## A conjugate of a unit is a unit

Let $K$ be an algebraic extension of $\mathbb{Q}$, and let $u \in K$ be an algebraic integer. Prove that if $u$ is a unit, then the conjugates of $u$ are also units.

By Lemma 7.3, the norm $N(u)$ is $\pm 1$, where (by definition) $N(u)$ is the product of the conjugates of $u$. In particular, each conjugate of $u$ divides 1 (in the extended sense, meaning that $1/u^\prime$ is an algebraic integer). Thus each conjugate of $u$ is a unit.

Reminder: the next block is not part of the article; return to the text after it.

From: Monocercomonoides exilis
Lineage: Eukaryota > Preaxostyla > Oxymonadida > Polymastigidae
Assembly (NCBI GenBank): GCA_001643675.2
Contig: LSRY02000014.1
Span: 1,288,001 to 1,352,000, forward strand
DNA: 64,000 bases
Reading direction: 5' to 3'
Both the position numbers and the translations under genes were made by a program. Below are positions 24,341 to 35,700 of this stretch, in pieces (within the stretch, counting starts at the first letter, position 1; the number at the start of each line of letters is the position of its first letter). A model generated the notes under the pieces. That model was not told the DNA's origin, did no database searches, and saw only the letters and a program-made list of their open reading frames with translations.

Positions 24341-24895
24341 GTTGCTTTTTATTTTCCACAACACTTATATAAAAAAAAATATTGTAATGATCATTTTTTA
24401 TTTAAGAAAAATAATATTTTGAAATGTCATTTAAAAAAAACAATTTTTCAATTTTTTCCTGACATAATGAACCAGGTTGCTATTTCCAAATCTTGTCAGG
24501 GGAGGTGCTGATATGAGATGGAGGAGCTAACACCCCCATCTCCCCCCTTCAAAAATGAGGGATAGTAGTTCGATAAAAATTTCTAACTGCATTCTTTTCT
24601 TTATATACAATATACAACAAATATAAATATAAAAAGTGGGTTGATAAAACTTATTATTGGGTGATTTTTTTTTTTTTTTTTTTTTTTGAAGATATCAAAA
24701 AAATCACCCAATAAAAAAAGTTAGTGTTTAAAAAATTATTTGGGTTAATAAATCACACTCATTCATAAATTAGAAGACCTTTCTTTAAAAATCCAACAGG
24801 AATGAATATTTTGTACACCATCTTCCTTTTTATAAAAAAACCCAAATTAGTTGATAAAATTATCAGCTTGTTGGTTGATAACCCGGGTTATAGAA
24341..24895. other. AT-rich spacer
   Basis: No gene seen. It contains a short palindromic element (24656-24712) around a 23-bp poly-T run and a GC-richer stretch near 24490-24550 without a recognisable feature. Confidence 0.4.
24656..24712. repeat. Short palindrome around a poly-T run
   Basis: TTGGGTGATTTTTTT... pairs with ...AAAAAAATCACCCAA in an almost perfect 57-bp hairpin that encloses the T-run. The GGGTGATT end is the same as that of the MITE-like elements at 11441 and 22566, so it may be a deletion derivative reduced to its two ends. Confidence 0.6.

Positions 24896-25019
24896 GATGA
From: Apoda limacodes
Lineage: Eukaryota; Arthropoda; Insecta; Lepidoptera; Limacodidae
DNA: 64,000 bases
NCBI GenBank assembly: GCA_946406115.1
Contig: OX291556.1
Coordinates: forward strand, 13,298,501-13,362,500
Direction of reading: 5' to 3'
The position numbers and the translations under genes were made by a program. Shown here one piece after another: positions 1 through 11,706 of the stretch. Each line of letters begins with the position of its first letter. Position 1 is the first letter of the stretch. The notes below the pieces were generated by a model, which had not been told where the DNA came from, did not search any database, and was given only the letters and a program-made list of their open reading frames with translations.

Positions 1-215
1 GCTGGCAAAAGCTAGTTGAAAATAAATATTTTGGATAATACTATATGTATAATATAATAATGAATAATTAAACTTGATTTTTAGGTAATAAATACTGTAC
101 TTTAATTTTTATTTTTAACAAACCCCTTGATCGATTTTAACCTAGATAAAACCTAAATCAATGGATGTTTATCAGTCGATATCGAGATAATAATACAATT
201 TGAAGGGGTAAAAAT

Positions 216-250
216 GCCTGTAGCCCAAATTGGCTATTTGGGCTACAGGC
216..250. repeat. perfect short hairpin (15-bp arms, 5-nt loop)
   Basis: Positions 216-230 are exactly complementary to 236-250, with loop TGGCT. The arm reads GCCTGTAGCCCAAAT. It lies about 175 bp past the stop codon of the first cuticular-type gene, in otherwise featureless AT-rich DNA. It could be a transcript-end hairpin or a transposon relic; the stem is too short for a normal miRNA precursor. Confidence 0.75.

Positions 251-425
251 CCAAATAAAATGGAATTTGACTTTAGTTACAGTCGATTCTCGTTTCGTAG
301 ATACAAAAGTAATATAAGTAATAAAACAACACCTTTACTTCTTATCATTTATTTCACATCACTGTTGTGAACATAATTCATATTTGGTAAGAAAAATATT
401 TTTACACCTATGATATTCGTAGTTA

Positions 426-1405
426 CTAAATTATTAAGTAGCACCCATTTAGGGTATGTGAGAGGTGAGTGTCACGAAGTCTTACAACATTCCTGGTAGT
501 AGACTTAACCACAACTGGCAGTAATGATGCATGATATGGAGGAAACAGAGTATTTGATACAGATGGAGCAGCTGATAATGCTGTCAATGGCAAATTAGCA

Alternately, if $u$ is a unit then $uv = 1$ for some algebraic integer $v$. Letting $K = \mathbb{Q}(\theta)$, $u = r(\theta)$, and $v = s(\theta)$, and letting $\theta_i$ be the conjugates of $\theta$, then $u_iv_i = r(\theta_i)s(\theta_i) = 1$, where $u_i$ and $v_i$ denote the conjugates of $u$ and $v$, respectively.